I think about the advice I got from the most well-established and likable PR person I’d met in my time as a tech journalist: Get ready for people to treat you like you’re in PR.

What? Nah, not me. I’m charming and likable. I know what annoys journalists, having been one for what was, compared to my years spent on this planet, quite a long time. Why would they treat me that way? I’m not like all those other guys. I’m one of them.

Did I really talk to that guy before? That guy who yelled at me?

Oh. Yeah. The list said I did. Woops. Perhaps he will have forgotten by the time X company releases Y product. I should have enough time for him to forget.

Somewhere in all of this, a lesson lurks about The Dark Side: a lesson about egos, attention to detail, learning from the mistakes of yourself and others, the antagonistic symbiosis that exists between journalism and PR, et cetera.

I also remember another lesson, this one from my college mentor, Jeremy, a gay South African philosophy professor who somehow found himself plopped down at a university in West Virginia.

“Bob, learning is painful,” Jeremy would say. “Now you’re here on the learning curve.”

To illustrate this message that he would come back to ad nauseum, at this point in the conversation Jeremy would draw a swooping line somewhere, and place an X on its bottom-most spot. “This spot is the most painful spot the learning curve has to offer.”

Once I’m beyond this spot in the PR learning curve, I will perhaps understand what this all means.

–Bob, month 4

  • TaraMetBlog

    November 29, 2006 at 10:46 am Reply

    Although I’ve been in PR now for sometime, my former career was in journalism too and can understand the shock of being on the other end of a pitch call. When I was a daily reporter though, I’d often respond to email pitches and accepted calls from this one PR professional at the Red Cross who always had an interesting story for me like a woman donating her 80th pint of blood, etc. However, since I’ve switched to the dark side (literally what my journalism peers call it) I’m really feeling the animosity that the media has for us. I’m tempted to remind them who helps facilitate most of their stories, but I’m sure that wouldn’t help my case, lol. Good luck with your continued PR adventure Bob.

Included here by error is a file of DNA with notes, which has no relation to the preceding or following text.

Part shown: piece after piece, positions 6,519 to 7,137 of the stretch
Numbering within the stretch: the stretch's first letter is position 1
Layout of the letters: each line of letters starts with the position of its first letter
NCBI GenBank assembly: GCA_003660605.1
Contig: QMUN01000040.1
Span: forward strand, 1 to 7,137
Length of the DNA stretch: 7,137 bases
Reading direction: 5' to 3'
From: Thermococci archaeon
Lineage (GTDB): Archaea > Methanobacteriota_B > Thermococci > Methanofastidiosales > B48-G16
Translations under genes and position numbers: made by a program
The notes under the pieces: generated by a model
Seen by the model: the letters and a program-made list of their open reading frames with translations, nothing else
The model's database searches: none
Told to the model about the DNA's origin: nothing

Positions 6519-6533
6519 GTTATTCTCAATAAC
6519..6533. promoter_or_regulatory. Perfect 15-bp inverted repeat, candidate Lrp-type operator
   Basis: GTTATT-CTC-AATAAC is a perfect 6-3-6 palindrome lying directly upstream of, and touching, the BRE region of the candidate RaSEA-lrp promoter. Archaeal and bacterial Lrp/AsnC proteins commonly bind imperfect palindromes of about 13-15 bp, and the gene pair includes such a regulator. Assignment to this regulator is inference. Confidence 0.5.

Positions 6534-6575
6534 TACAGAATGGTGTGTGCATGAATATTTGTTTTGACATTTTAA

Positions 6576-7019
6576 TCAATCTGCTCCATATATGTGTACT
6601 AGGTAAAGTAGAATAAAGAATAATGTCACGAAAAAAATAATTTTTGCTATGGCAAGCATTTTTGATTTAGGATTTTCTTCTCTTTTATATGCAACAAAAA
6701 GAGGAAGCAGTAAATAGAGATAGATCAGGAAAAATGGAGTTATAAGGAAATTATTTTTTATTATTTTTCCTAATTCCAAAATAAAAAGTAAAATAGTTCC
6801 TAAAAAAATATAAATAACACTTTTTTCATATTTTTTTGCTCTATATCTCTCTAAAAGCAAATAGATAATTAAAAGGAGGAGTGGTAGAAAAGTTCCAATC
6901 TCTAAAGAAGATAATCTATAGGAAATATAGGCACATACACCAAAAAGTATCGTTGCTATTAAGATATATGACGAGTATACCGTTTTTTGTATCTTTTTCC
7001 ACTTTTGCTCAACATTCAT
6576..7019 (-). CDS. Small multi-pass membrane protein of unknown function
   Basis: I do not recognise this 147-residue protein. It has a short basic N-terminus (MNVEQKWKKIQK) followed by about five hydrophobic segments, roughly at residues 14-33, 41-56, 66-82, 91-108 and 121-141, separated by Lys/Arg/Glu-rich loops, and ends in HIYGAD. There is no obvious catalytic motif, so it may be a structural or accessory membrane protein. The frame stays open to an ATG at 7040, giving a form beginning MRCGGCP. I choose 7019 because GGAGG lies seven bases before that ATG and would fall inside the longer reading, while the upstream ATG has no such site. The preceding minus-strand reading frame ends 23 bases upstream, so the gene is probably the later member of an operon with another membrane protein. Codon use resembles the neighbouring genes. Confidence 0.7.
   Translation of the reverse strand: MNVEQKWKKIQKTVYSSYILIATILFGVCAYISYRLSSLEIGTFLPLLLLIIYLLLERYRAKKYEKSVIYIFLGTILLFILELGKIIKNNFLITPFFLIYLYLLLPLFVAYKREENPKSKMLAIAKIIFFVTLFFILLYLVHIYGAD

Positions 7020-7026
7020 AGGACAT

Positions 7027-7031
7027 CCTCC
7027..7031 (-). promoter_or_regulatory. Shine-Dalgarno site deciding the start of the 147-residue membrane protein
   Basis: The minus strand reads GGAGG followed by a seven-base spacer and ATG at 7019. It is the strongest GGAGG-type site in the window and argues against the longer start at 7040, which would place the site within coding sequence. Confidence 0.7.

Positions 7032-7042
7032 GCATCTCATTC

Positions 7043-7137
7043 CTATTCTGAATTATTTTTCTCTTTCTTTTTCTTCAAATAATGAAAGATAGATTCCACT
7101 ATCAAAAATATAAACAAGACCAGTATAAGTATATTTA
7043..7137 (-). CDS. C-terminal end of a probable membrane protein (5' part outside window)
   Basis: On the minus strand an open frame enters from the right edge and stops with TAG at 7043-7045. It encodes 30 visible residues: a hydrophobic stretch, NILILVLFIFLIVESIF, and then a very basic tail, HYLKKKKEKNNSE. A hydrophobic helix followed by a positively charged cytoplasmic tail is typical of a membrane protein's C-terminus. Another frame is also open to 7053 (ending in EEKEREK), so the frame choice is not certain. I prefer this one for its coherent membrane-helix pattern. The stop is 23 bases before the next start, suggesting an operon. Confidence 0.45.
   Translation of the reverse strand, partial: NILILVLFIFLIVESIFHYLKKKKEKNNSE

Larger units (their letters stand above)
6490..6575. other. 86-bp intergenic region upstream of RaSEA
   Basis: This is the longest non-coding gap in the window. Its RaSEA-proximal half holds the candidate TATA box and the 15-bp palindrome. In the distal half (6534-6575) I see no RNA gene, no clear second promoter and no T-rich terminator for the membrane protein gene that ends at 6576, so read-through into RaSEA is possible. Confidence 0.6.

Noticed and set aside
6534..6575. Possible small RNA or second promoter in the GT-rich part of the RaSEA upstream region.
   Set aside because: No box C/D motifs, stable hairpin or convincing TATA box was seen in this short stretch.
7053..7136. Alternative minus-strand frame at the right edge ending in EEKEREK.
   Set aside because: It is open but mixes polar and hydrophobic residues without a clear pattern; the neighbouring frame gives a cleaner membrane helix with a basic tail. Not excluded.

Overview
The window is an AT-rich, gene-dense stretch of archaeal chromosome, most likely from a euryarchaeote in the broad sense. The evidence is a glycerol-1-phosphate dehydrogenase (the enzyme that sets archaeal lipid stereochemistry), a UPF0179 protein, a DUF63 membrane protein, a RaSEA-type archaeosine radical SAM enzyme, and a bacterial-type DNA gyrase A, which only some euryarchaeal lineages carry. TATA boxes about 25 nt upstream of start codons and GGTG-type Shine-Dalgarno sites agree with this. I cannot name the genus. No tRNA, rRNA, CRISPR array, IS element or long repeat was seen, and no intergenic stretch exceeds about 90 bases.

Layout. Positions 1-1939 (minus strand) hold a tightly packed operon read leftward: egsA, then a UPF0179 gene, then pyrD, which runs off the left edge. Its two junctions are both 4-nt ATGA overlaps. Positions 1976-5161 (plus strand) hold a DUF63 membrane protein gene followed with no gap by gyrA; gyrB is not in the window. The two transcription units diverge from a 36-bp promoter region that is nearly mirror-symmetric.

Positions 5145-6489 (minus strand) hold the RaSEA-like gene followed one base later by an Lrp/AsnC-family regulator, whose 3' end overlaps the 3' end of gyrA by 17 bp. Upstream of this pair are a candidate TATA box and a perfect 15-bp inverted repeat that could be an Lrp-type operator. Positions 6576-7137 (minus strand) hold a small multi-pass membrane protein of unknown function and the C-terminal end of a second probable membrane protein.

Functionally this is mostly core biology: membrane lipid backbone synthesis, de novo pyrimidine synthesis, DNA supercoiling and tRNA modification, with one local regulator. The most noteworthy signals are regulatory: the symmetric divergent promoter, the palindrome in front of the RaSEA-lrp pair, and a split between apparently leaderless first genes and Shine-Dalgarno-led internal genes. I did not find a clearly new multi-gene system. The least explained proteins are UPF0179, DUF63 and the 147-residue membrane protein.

• Anonymous

    November 29, 2006 at 7:00 pm Reply

    In an effort to do a little PR for the PR industry itself, I invite journalists and ex-journalists alike to consider referring to PR as the “strategic side” rather than the ever daunting “dark side.” I don’t disagree that some people practice in a way that puts them in the dark side category, but I wouldn’t refer to them as PR professionals. I would say they are going about it the wrong way, are misguided and should reconsider their approach. A PR professional (or someone on the “strategic side”) is knowledgeable, understands their audiences and is tenacious, which sometimes means picking yourself up after a solid rejection (or yelling) from a reporter and contacting the next target on their list with a better understanding of their position and knowing they have something important to say…oh, and as you say Bob, it better not impose on their deadline.

    Great post Bob…